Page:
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Ways To Get Off Your Ass And Go Running When You Don’t Want To

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A couple of days ago, I woke up not wanting to run. I had this whole list of things that I would rather do than go out and run, like setting my face on fire, declawing angry cats, and listening to country music.

We all have days like that. I’m sure that even the most dedicated athletes sometimes look at their training schedules and go, “Ugh. I really don’t feel like it.” I have had enough of those days to have developed a Ways To Get Off Your Ass And Go Running list.

1. Have your running gear laid out in a visible place before bedtime the previous night. There is nothing quite like the guilt induced by a pair of neglected running shoes staring balefully at you each time you walk by.

2. Think of how great you will feel when your run is complete. At the same time, think of how much you will regret it if the day passes by without you going for your run.

3. Think of the reasons you run. Are you doing it for health? Enjoyment? A cause? To win races? You are not going to serve your purpose by letting lack of motivation win.

4. Don’t let yourself make excuses. When I have those days, I’m always tempted to say, “I don’t have time,” or, “I don’t really feel well,” or, “Maybe it’s too hot to go running right now.” Obviously, if you’re coughing up a lung or it’s hot enough to fry an egg on your driveway, you shouldn’t run, but you’ll know if you’re making excuses. If you are, you need to beat down those inner voices and get out there.

5. Think of how missing a run will disrupt your training schedule. Runners live by their training schedules. If you skip out on this today, you will have to run tomorrow. But then you would have to rest the following day, and that would mean missing your scheduled tempo run, or hill training, and… You get the picture. Do you really want to mess up your schedule?

6. Break your run into chunks. Instead of thinking in terms of the whole distance, just tell yourself you’ll go for one or two kilometres and then see how you feel. Chances are that by the time you’re a couple of kilometres in, you’ll wonder why you were reluctant to run.

7. Choose a route with variety. This means different things to different people on different days. Sometimes you may want to combine road and trail, and sometimes you’ll go for a route that offers varied scenery. Variety can simply mean a route that involves a number of left and right turns. Variety keeps things interesting, and it keeps you mentally engaged.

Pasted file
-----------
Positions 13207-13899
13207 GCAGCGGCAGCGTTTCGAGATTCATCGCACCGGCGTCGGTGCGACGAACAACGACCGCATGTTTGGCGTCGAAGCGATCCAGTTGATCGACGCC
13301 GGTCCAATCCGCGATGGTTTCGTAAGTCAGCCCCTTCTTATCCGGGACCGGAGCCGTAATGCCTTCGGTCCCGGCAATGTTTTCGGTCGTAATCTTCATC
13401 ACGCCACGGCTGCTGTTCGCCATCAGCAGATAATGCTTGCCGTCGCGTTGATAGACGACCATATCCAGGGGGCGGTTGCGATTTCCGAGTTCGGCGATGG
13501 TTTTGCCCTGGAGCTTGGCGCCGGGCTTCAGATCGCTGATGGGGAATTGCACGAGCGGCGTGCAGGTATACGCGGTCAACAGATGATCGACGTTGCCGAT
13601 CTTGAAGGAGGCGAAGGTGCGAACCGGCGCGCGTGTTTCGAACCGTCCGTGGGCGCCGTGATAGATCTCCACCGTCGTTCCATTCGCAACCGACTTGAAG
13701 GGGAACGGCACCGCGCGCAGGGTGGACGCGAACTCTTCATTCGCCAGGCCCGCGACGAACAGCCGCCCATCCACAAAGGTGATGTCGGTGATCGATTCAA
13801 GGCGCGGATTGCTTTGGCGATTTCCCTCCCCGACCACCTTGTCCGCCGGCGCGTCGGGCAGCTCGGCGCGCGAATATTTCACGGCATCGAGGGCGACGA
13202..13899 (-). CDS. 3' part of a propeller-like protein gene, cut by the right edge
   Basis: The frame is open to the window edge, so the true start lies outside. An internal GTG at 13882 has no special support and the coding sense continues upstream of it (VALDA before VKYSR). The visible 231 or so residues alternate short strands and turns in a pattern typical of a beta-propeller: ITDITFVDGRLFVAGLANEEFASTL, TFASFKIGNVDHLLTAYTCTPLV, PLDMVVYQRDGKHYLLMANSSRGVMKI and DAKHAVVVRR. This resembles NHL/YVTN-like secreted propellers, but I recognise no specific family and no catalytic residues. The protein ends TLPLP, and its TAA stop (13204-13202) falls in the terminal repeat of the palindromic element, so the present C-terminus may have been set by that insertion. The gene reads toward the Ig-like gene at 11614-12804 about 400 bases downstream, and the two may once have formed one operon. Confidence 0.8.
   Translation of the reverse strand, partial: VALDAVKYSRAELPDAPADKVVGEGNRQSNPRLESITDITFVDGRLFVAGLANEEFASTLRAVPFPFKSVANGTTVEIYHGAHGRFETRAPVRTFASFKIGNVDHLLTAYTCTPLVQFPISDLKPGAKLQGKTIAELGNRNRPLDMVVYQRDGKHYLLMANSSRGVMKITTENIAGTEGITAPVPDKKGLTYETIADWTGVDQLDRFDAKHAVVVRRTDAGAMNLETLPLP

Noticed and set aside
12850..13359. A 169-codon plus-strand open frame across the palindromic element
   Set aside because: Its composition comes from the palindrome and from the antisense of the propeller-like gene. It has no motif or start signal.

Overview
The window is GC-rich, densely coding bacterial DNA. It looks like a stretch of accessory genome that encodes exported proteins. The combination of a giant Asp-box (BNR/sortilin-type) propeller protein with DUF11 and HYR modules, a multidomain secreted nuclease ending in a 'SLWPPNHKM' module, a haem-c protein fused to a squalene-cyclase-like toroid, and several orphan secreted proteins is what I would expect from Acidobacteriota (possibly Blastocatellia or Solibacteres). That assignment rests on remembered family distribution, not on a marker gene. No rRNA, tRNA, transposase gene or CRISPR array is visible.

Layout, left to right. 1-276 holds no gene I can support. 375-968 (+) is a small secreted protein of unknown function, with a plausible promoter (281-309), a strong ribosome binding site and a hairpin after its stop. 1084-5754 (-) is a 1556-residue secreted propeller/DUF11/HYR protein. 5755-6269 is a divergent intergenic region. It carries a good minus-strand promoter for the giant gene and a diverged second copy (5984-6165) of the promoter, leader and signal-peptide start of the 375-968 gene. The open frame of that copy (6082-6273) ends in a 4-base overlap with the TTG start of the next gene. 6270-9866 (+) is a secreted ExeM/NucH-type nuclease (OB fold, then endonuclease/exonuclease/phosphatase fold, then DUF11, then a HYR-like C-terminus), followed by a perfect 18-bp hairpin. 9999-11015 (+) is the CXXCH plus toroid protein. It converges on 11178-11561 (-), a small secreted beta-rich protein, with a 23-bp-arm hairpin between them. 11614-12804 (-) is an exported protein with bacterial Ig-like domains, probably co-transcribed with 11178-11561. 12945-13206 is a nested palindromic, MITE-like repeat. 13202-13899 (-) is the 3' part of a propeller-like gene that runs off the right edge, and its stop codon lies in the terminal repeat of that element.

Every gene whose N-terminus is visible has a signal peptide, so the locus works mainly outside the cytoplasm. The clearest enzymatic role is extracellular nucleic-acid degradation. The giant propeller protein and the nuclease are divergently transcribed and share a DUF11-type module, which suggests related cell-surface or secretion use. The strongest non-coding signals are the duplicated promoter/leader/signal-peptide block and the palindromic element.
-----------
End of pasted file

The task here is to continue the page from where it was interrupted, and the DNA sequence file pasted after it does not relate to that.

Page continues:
I went out for that run a couple of days ago. Check out today’s vlog to find out how I felt about it.

This is an original post to Running for Autism by Kirsten Doyle. Photo credit to the author.

 

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Back From The Murky Depths

jamesandgeorge

Welcome, welcome, welcome to my resurrected blog! I’ve been away for a while, just dealing with life. Several things have been getting in the way of blogging lately, like an insane workload, a car accident (everyone is fine) and the odd little mini-crisis here and there. A few updates:

My autism boy is off to high school in the fall! It was sad to say goodbye to the elementary school that gave him such a great start to his education, but we are excited about this next phase in his life. In other news, he is almost fourteen and he’s bigger than me.

My runner boy is – well, he’s running. He’s going into Grade 7 and he’s just closed out his first track and field season. He loved every minute of it and made some great gains, and he’s ready to step up his training and racing to a whole new level. Oh, and when he runs 5K races with me, he leaves me in his dust!

My own running has suffered of late, mostly because of a serious knee injury that I sustained in the most ridiculous way. What happened was, I was going out through the garage to lock the side gate, and I tripped over the lawnmower. I went crash, boom, bang and smashed both knees on the cement floor. My left knee was a little banged up, but it was fine. Unfortunately, I managed to twist my right knee when I fell.

This whole fiasco put me out of running for a good three weeks, which was too bad because I had only just gotten back into it. My knee still hurts when I turn it at certain angles, but it can take impact again, which means I’m back on the road.

One good thing did come out of my knee injury. While I was unable to run, I didn’t want to lose the progress that I had made prior to my fall. So I decided to get my cardio fix in the pool. It had been far too long since my last swim, and I had forgotten just how much I love swimming. Swimming was, in fact, my first athletic love. I swam competitively as a teenager, more years ago than I care to mention. After hurting my knee, I started spending large amounts of time in the pool, and I enjoyed it so much that swimming has become a permanent fixture in my training schedule. I am even starting to think of multi-sport racing.

One final bit of news: I have started a vlog with my runner boy! Check out our channel at  https://www.youtube.com/channel/UCTce260EPfkZ6feFLkr_U5g and subscribe to get our updates!

 

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2016: Running To Mars

running a half-marathon

I don’t believe in New Year’s resolutions. If I realize in September or October that something in my life needs to be fixed, I’m not going to wait until January to fix it. Very few of my major life changes have coincided with a new year: I quit smoking in June, I started running in April and I decided to start my own business in August.